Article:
Home >> Daily Dose >> To Lenders, the Future Doesn’t Look So Hot
Print This Post Print This Post

To Lenders, the Future Doesn’t Look So Hot

rates-riseWith the first Fed rate hike in a year occurring on Wednesday and three more increases expected in 2017—and the average 30-year FRM nearly 20 basis points higher than it was at this time a year ago—lender optimism toward the market has plunged as this year ends and a new one begins, according to a survey from Fannie Mae.

The average 30-year FRM rose by another three basis points this week up to 4.16 percent, according to Freddie Mac’s Primary Mortgage Market Survey (PMMS) for the week ending December 15. For the same week last year, rates were at 3.97 percent.

The PMMS was completed prior to the Fed’s announcement on Wednesday that it would raise the federal funds target rate up to one-half to three-quarters percent, however.

"As was almost-universally expected, the FOMC closed the year with its one-and-only rate hike of 2016,” Freddie Mac Chief Economist Sean Becketti said. “The consensus of the committee points to more rate hikes in 2017. However, the experience of this year combined with the policy uncertainty that accompanies a new administration suggests a wait-and-see outlook.”

Lenders may be waiting and seeing, but at the same time, they were much less enthused about the market in Q4 than they have been for the previous three quarters. Fannie Mae’s Fourth Quarter 2016 Mortgage Lenders Sentiment Survey found that after three quarters of optimism with regard to positive profit margin, lenders’ outlook reversed course in Q4, as the outlook for profit margin fell to a survey low. Additionally, survey lows were reported across nearly all loan types for the share of lenders expecting growth over the next three months in both purchase and refinance originations.

“The survey captured lenders’ bearish sentiment driven by the recent surge in mortgage rates—a level of bearishness last seen in the summer of 2013 during the taper tantrum,” said Doug Duncan, SVP and chief economist at Fannie Mae. “The sudden surge in mortgage rates weighed on expected future purchase and refinance volume. Downbeat production expectations suppressed lenders’ profit margin outlook to the worst showing in the survey’s short history.”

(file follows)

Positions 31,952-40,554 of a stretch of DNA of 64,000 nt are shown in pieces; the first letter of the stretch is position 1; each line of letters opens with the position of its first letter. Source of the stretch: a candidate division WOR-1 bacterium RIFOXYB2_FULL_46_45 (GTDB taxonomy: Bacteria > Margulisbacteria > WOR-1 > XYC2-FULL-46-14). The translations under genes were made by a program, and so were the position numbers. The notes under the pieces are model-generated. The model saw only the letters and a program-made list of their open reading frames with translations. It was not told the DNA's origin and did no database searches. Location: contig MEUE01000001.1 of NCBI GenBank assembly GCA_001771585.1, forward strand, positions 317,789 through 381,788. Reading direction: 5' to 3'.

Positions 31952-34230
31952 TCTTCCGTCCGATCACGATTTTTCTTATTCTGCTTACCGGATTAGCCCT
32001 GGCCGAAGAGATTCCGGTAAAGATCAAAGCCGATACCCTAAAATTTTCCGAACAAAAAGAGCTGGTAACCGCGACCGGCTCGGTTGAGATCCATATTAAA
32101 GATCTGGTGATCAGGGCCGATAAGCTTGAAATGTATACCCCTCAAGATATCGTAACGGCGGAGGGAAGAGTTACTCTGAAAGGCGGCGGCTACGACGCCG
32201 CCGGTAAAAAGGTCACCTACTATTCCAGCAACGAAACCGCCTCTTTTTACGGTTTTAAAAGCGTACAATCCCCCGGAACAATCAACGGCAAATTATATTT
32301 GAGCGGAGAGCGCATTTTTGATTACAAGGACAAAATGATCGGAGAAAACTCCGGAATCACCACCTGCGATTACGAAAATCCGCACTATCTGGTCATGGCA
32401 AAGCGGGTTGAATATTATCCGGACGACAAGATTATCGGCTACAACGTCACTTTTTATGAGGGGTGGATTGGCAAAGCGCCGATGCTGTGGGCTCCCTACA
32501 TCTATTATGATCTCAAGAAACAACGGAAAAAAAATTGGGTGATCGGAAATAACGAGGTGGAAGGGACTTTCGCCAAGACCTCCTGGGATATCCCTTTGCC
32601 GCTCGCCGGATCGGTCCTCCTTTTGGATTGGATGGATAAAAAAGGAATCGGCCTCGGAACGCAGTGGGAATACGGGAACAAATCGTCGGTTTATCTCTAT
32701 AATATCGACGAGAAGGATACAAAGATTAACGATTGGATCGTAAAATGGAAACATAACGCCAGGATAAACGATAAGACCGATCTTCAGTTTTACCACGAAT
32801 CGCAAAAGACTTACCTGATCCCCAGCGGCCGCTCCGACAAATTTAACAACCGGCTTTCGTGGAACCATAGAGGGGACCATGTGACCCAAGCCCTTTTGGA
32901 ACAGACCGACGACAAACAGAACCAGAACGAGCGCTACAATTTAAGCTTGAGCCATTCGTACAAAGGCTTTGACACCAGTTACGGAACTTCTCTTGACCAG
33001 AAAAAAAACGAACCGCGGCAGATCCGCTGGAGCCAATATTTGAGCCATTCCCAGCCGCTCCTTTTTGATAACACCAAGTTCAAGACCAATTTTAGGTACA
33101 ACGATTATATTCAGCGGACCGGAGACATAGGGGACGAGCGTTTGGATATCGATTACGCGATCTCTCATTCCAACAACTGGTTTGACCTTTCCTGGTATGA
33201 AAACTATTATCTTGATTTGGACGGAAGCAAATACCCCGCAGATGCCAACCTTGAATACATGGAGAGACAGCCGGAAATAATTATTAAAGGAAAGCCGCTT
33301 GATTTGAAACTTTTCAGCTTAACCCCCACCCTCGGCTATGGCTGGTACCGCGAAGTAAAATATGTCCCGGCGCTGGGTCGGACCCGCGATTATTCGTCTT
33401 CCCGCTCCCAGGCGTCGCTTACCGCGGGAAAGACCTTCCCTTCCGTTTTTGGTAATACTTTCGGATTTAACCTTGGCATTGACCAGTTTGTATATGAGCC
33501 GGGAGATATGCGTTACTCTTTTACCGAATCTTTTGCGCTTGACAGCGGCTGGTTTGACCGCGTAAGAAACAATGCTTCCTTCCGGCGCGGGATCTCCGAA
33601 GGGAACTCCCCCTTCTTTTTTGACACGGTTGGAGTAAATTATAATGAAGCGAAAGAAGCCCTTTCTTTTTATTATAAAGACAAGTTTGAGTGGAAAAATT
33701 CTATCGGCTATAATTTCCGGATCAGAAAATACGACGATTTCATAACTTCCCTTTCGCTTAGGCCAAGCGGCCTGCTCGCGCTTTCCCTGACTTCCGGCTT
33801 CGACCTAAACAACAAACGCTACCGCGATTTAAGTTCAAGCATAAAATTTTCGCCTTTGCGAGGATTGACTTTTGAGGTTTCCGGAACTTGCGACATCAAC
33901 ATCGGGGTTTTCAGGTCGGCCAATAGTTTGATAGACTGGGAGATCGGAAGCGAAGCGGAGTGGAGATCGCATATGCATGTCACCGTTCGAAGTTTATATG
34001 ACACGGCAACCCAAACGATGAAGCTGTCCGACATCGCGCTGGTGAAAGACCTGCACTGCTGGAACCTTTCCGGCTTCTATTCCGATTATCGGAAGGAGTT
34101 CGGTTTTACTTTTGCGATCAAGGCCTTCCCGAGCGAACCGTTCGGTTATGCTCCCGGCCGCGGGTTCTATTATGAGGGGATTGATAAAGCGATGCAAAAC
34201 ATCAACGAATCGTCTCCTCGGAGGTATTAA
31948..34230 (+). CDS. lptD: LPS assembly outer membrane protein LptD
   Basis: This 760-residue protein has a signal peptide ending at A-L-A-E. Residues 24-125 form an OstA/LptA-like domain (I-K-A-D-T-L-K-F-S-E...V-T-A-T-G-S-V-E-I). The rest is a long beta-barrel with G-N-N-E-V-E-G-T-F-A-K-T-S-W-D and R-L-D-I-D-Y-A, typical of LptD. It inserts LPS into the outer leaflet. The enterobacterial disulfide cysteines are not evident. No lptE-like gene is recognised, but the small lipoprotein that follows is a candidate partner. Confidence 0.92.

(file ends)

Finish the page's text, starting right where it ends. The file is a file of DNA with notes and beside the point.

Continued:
The good news for lenders is that mortgage rates are not expected to increase much more over the next 12 months than they already have—and they are still low compared to historic levels. Redfin recently reported they do not expect rates to rise higher than 4.3 percent by the end of 2017—only 17 basis points higher than Freddie Mac’s current average 30-year FRM. By comparison, the rate reached 18 percent in 1981.

“Rates could slowly unwind in coming quarters, reversing some of the expected decline in volume,” Duncan said. “However, the potential normalization of interest rates after a sustained period of strong refinancing volumes presents the biggest business challenge facing mortgage lenders in some time.”


About Author: Brian Honea

Brian Honea's writing and editing career spans nearly two decades across many forms of media. He served as sports editor for two suburban newspaper chains in the DFW area and has freelanced for such publications as the Yahoo! Contributor Network, Dallas Home Improvement magazine, and the Dallas Morning News. He has written four non-fiction sports books, the latest of which, The Life of Coach Chuck Curtis, was published by the TCU Press in December 2014. A lifelong Texan, Brian received his master's degree from Amberton University in Garland.

Check Also

Mortgage Rates Fall to Four-Month Low

A market reset may be underway, as fixed-rate mortgages fell just below 5% for the first time since April 7, continuing a trend of instability amid inflationary pressures and a slowdown in economic growth.